Park City School District special education director sees progress |

Park City School District special education director sees progress

Jennifer Slade says district is taking steps to implement changes

Jennifer Slade is in her first year as the Park City School Districts special education director. A parent of children with special needs herself, Slade says she wants to help forge strong relationships between parents and school staff members.
(Bubba Brown/Park Record)

Jennifer Slade often worked with parents and staff in the Park City School District during her tenure as the Utah State Board of Education’s anti-discrimination specialist, where she focused on ensuring students throughout the state requiring special accommodations are treated fairly.

But when an opportunity came available last summer to join the district and deal with those issues from a different angle, Slade was eager to take it. She is now nearing the end of her first school year as the district’s special education director.

Slade, who has been an educator for nearly 30 years, is tasked with making sure the district is fulfilling its legal requirements in how it deals with students with special needs, ranging from learning disabilities to medical conditions.

“I thought, ‘What a great opportunity for me to grow and to increase my knowledge and work directly with the people I’d been engaging with,’” she said. “I wanted to be in the community and maybe make a difference.”

She joins the district a year after an investigation from the U.S. Department of Education’s Office for Civil Rights found that school officials had discriminated against a diabetic student and had failed to properly administer the 504 Plan that specifies her special accommodations. After the investigation was made public, other parents of students with medical conditions spoke out with similar claims.

In response, Superintendent Ember Conley and the Park City Board of Education ordered a comprehensive review of the district’s special education program. The report, conducted by the State Board of Education and finalized this winter, found glaring problems with the district’s operations. The areas of concern included a disconnect among parents, teachers and district administration; a lack of school- or district-wide outlines of how to provide equal access to all students; and a deficiency in training for staff about the basics of special education requirements.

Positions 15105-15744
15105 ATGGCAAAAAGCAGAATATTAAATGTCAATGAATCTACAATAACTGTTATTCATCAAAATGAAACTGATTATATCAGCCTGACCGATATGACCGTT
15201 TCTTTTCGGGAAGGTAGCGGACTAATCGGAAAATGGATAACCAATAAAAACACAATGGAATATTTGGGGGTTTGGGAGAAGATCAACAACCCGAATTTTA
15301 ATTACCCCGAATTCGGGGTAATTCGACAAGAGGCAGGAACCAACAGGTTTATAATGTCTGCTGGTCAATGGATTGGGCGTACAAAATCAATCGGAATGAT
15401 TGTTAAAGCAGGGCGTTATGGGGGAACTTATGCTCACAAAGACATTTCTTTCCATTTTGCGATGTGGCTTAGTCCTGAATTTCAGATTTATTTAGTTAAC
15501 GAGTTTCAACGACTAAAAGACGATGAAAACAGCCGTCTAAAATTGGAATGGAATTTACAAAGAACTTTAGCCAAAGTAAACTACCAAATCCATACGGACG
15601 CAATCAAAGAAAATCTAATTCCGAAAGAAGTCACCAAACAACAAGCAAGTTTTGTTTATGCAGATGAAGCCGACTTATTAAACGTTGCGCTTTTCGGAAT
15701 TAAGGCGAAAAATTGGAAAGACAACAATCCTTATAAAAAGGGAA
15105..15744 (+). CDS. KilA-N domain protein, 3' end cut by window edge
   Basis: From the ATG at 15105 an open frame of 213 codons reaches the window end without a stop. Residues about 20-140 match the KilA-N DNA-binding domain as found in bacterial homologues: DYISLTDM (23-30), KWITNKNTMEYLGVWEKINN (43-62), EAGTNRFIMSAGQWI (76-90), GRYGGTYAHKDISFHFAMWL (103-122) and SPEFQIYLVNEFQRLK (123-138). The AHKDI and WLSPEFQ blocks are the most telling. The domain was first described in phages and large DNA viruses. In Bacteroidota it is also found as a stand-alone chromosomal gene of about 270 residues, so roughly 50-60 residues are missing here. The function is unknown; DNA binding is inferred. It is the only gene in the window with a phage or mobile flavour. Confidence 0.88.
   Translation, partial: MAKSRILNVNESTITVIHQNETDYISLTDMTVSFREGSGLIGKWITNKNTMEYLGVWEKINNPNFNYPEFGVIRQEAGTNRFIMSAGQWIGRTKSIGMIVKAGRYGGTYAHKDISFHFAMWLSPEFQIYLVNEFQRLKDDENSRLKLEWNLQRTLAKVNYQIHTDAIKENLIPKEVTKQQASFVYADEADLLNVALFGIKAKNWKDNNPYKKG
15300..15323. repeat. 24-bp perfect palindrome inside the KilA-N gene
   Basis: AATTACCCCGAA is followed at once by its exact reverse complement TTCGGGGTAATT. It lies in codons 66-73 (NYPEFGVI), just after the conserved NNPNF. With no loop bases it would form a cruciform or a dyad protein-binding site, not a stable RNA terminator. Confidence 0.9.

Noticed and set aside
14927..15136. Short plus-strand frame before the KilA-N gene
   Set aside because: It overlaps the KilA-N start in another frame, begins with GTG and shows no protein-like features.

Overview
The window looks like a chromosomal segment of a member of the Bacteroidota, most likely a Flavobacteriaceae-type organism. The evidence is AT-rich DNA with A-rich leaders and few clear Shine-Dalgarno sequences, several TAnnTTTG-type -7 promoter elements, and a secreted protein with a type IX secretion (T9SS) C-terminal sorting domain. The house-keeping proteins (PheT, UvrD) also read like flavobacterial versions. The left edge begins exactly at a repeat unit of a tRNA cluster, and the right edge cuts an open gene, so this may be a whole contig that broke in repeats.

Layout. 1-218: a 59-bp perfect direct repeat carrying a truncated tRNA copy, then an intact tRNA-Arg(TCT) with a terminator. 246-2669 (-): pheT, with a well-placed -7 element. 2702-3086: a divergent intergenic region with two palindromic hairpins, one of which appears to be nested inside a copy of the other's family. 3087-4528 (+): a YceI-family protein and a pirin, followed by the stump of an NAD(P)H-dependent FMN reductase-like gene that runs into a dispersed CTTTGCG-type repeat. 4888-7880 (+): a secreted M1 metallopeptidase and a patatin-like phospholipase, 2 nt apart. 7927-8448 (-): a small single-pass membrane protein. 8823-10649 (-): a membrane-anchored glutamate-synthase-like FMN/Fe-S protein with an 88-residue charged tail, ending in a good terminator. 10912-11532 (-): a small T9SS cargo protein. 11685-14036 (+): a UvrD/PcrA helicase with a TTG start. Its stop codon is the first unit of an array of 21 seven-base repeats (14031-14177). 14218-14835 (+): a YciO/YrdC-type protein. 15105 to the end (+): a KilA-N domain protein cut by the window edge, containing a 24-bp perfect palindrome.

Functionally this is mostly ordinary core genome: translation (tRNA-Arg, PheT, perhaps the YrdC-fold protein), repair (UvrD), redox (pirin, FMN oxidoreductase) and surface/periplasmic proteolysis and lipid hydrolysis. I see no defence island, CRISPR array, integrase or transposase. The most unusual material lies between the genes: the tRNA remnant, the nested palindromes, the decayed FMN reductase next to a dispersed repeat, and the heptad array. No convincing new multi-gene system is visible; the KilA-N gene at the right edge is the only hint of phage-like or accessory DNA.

Slade, who helped districts work through similar problems in her role with the State Board of Education, was hired to fix them. She said her first months on the job have been aimed at fostering better communication with parents of students with special needs and implementing processes within the district to address the deficiencies outlined in the report.

That includes the installation of new software that allows students’ 504 Plans and Individualized Education Plans to follow them when they change grades, and makes it easier for regular classroom students to have access to them. Parents in recent years have complained about both issues.

“I think that’s been done generally in the past, based on my experience with the district, but that communication definitely breaks down occasionally,” Slade said.

Additionally, Slade has met regularly with special education coordinators at each school to ensure staff members have more clarity about regulations and the district’s responsibility in educating students with special accommodations.

She said it’s been important to make sure the staff — the people she said are truly responsible for the well-being of the students on a day-to-day basis — are educated and feel comfortable having discussions with parents of children with special needs.

Community outreach has also been critical, she said, to help bridge divides that have been common among parents, teachers and the district. That aspect is important to her because, as a parent of children with special needs herself, she understands what it’s like to have to work within the school system to get better care for her children.

She is happy to meet with parents — she’s even willing to provide them with her cell phone number — but her primary focus is on building strong relationships at the ground level, between parents and the staff of each school.

“I want them to be able to advocate for their kids just like I did for my own children,” she said. “I have only had my degree since 1996, and I was raising my kids prior to that, so I had to learn the system as I went. For me, it’s satisfying that I can empower and give parents those tools.”

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